26-year-old German student Matthias Weise dons his apron at chef school.
But Weise isn't in Germany. He's learning to be a sushi chef at the Tokyo Sushi Academy in Japan.
[Matthias Weise, Sushi Chef in Training]:
"In the past a lot of Asians came to Europe to learn our way of doing things, for example how to bake bread. Now it's exactly the other way round. We go to Asian to learn their cuisine which is very fast, very fresh and very good."
The sushi craze is exploding around the world - the majority of students in this all-English class are from outside of Japan.
And despite the course's restrictive cost of more than $10,000 U.S dollars, trainees like Italian Ferdinando Puocci believe it's an excellent investment.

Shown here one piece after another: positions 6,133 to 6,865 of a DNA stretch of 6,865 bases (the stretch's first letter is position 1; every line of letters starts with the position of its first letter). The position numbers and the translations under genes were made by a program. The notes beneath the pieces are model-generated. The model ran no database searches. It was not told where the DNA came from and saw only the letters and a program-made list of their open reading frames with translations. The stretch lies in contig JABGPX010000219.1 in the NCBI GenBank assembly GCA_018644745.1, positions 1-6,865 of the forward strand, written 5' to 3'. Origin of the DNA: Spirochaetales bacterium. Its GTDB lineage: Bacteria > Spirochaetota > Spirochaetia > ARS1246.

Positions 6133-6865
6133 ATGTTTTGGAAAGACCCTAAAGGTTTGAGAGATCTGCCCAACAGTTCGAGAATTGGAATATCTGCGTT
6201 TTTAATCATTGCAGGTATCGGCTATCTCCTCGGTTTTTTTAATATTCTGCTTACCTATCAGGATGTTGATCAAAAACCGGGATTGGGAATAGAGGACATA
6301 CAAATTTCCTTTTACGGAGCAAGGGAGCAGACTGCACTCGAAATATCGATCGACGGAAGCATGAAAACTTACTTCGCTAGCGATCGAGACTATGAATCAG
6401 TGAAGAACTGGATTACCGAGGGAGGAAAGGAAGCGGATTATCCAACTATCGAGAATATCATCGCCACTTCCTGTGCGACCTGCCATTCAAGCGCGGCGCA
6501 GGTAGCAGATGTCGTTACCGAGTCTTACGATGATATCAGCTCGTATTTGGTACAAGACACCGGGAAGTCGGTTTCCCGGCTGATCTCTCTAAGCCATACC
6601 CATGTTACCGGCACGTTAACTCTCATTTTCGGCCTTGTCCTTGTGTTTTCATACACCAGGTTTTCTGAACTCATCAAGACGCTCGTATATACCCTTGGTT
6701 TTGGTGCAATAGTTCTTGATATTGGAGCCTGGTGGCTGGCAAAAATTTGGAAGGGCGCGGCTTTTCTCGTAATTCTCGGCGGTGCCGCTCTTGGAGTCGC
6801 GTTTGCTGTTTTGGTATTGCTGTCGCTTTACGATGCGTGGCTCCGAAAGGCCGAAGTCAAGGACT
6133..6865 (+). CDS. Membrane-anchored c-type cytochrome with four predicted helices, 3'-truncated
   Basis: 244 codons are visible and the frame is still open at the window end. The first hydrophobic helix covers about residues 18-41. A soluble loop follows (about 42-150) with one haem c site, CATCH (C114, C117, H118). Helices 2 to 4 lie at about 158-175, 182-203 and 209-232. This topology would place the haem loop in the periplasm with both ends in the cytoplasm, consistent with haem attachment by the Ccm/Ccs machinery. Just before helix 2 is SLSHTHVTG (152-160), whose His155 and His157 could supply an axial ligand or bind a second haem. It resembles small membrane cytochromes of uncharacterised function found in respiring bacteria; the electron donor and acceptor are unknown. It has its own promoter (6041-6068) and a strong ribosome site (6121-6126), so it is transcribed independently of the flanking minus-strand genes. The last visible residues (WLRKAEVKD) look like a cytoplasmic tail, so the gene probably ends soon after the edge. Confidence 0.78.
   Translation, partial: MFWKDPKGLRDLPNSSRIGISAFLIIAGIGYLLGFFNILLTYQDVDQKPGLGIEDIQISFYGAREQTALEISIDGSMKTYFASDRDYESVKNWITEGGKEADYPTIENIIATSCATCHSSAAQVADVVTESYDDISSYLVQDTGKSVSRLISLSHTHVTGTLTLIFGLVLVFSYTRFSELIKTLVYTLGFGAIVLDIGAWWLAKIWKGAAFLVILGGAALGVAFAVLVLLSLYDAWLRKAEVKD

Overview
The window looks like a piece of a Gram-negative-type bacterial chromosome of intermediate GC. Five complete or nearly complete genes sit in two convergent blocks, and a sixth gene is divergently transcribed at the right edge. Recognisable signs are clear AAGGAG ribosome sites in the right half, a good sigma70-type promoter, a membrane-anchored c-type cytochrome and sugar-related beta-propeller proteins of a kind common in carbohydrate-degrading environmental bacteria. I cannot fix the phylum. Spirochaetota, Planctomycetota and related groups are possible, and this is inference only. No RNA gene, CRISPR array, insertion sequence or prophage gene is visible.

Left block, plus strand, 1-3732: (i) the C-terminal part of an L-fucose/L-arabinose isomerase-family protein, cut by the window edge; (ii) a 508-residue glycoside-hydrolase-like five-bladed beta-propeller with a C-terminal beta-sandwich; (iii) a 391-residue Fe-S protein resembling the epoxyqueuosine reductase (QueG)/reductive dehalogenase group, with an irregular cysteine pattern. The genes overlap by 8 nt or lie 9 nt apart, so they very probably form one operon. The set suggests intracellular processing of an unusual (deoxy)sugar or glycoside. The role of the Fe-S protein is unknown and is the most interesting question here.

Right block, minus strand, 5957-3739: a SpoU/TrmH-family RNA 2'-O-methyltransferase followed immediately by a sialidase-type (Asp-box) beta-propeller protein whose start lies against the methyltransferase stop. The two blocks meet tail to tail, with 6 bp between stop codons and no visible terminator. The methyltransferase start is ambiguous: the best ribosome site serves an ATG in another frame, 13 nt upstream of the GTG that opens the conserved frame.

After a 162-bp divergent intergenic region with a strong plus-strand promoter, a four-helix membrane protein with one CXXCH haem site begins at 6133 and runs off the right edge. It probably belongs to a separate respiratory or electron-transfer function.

[Ferdinando Puocci, Sushi Chef in Training]:
"Right now it's a booming business in Italy, opening this type of restaurant in Italy now is a good business opportunity because it would be pioneering in this field back home."
Sushi dates back about two hundred years in Japan and started out as a fast food, but soon gained respect.
Even molding the rice at exactly the correct size and consistency is practically an art form.
And as for Weise, after completing the eight week course and an apprenticeship, he will continue his sushi adventure in Vietnam -- playing a vital role in spreading the popularity of what could be called the world's healthiest fast food.